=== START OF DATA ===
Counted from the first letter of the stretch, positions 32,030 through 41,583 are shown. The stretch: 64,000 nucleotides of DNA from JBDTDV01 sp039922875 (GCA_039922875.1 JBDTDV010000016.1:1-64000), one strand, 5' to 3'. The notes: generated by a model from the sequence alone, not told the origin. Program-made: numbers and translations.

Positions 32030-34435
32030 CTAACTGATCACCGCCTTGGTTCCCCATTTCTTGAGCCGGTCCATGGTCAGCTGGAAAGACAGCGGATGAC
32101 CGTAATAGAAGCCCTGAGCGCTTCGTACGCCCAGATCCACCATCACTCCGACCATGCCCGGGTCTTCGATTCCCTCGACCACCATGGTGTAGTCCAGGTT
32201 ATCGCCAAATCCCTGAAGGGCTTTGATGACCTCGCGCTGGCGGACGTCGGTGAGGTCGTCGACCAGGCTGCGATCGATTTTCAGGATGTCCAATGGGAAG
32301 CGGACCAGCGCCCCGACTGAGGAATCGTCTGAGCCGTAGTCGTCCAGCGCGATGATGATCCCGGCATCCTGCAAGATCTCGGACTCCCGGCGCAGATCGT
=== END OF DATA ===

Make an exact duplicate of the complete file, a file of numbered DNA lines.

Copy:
Counted from the first letter of the stretch, positions 32,030 through 41,583 are shown. The stretch: 64,000 nucleotides of DNA from JBDTDV01 sp039922875 (GCA_039922875.1 JBDTDV010000016.1:1-64000), one strand, 5' to 3'. The notes: generated by a model from the sequence alone, not told the origin. Program-made: numbers and translations.

Positions 32030-34435
32030 CTAACTGATCACCGCCTTGGTTCCCCATTTCTTGAGCCGGTCCATGGTCAGCTGGAAAGACAGCGGATGAC
32101 CGTAATAGAAGCCCTGAGCGCTTCGTACGCCCAGATCCACCATCACTCCGACCATGCCCGGGTCTTCGATTCCCTCGACCACCATGGTGTAGTCCAGGTT
32201 ATCGCCAAATCCCTGAAGGGCTTTGATGACCTCGCGCTGGCGGACGTCGGTGAGGTCGTCGACCAGGCTGCGATCGATTTTCAGGATGTCCAATGGGAAG
32301 CGGACCAGCGCCCCGACTGAGGAATCGTCTGAGCCGTAGTCGTCCAGCGCGATGATGATCCCGGCATCCTGCAAGATCTCGGACTCCCGGCGCAGATCGT